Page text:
This post aims to help any new contributor to get acquainted with the code base of the Open Event Front-end project.
For example: When I created a new project using the command:
$ ember new open-event-frontend
It created a new project open-event-frontend with all the boilerplate code required to set up the project which can be seen below.
NPM: Installed dependencies
Successfully initialized git.
Now if we go inside the project directory we can see the following files and folders have been generated by the Ember-CLI which is nothing but a toolkit to create, develop and build ember application. Ember has a runtime resolver which automatically resolves the code if it’s placed at the conventional location which ember knows.
➜ ~ cd open-event-frontend
➜ open-event-frontend git:(master) ls
app config ember-cli-build.js node_modules package.json public README.md testem.js tests vendor
What do these files and folders contain and what is their role in reference to the project, “Open event front-end”?
Fig 1: Directory structure of the Open Event Front-end project
Let’s take a look at the folders and files Ember CLI generates.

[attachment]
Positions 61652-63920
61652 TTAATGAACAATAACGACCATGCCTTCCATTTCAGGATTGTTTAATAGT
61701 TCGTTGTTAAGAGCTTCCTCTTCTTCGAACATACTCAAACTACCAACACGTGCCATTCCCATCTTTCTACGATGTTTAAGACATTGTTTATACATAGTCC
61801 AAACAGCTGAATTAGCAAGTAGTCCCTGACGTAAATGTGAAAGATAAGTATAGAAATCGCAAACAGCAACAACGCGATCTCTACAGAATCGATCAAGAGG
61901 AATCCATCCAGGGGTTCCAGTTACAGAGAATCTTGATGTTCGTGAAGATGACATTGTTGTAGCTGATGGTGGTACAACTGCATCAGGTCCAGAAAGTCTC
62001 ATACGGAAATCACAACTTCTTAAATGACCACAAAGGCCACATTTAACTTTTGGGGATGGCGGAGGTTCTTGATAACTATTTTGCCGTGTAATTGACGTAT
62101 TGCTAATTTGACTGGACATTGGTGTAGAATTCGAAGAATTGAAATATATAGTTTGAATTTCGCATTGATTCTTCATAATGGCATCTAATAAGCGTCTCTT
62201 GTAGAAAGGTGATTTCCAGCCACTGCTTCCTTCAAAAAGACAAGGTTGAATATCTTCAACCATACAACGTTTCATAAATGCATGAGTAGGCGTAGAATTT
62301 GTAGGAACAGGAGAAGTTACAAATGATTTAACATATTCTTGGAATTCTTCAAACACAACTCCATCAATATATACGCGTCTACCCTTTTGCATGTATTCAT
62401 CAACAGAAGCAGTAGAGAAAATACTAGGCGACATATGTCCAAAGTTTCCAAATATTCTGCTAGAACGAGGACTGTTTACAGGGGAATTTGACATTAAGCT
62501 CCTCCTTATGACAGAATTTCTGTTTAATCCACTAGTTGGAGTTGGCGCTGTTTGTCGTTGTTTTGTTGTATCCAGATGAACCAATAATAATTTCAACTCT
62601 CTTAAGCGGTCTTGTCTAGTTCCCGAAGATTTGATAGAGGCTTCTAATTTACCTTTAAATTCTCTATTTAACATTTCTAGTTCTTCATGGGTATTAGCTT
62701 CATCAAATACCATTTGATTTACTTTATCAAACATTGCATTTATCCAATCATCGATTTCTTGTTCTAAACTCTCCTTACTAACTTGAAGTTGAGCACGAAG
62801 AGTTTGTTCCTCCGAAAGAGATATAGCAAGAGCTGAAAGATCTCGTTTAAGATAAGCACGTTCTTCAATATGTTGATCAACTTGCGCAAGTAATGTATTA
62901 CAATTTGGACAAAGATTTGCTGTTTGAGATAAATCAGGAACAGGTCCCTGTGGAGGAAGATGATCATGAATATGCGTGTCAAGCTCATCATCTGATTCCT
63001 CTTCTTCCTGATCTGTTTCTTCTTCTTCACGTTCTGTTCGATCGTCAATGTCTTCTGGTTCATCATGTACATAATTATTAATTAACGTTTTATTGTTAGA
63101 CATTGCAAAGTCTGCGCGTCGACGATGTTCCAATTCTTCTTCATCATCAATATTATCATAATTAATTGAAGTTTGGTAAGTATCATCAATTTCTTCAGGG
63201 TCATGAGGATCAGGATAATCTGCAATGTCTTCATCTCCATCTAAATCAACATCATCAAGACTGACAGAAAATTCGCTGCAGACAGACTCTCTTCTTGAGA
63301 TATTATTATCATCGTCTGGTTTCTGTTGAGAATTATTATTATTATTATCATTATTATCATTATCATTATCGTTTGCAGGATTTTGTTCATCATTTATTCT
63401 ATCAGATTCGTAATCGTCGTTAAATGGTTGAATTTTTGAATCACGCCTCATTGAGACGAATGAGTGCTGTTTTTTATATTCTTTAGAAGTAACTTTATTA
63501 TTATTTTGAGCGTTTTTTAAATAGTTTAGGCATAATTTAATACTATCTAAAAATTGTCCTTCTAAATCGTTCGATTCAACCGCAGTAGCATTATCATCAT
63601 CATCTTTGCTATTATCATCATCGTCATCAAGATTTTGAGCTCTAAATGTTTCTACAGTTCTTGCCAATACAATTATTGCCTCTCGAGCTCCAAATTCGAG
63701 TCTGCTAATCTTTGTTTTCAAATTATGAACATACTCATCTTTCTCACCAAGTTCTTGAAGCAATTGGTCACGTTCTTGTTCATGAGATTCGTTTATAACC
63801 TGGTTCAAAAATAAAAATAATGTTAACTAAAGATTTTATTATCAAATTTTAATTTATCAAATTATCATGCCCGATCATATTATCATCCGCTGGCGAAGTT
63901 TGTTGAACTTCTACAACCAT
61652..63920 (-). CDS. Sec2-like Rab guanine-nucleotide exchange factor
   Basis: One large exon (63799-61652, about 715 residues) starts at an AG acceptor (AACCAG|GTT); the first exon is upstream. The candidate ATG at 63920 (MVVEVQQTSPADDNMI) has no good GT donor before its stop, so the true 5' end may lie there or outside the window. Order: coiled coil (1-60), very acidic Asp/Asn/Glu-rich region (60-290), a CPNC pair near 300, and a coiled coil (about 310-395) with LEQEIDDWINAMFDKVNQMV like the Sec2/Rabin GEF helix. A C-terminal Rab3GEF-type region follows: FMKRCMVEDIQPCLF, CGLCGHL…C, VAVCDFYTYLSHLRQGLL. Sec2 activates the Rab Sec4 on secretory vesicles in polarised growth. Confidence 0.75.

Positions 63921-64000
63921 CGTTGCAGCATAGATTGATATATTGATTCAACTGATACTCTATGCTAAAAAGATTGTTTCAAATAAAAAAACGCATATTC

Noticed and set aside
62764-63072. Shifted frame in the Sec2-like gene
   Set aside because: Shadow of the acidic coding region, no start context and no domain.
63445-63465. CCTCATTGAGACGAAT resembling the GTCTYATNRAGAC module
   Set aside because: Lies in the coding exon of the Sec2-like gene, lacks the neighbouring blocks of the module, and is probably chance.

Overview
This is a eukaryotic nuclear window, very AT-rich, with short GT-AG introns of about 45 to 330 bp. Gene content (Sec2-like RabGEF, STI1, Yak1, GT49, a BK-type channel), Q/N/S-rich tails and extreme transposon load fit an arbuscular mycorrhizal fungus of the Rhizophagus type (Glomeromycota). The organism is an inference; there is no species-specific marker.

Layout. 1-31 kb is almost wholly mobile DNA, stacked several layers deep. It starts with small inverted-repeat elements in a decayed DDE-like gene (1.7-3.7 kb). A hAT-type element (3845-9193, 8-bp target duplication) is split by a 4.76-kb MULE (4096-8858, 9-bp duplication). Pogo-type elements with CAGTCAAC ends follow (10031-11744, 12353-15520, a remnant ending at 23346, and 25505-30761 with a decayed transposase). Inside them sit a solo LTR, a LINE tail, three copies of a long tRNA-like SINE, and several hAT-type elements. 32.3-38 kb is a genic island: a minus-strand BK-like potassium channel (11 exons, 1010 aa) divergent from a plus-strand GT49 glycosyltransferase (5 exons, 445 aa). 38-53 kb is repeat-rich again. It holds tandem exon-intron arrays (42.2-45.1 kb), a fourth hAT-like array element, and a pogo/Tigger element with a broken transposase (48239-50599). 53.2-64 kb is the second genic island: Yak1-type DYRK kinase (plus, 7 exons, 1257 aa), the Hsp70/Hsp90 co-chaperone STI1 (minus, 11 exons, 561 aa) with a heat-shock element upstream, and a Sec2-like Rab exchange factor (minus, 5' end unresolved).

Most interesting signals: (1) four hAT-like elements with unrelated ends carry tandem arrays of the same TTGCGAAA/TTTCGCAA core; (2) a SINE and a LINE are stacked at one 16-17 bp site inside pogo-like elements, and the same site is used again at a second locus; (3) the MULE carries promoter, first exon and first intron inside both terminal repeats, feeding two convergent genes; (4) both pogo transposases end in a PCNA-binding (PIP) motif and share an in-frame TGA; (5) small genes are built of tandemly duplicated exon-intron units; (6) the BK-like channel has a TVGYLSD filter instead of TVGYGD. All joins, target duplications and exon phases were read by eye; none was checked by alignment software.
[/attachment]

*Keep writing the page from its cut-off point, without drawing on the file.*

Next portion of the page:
App: This is the heart of the project. It is responsible for deciding how our application will look and work. This is the place where folders and files for models, components, routes, templates and styles are stored. The majority of our application’s code is written in this folder. The adapter directory contains the application.js file which is responsible for authorising all outgoing API requests. Since our application is an event application so it has various screens which display the list of events, sessions, schedule, speakers, functionality to add, delete, modify the event details etc. Most of the screens have some features in common which can be reused everywhere inside the application which is kept in components directory. The controllers directory contains the files which will be responsible for the front-end behaviour which is not related to the models of our application. For example actions like sharing the event details. The data of the event is fetched by API but when the share functionality has to work is decided by the controller. Models directory helps in mapping the format of data i.e. in which format the data is fetched from the API. As we interact with the application, it moves through many different states/screens using different URLs. The routes directory decides which template will be rendered and which model will be loaded to display the data in the current template. The services directory contains the services which kept on running in the application like authentication service to check whether the current user has logged in or not, translation service to translate the details into some other language other than English which is supported by the app if required. The styles directory contains .scss files for styling of layouts. The template directory contains the layouts for the user interface of the application in form of Handlebar Templates which contains the HTML code which will be rendered on the screen when the template will be called via routes. The utils directory contains all the utility files like the format of date and time, demographic details, event type, type of topics etc.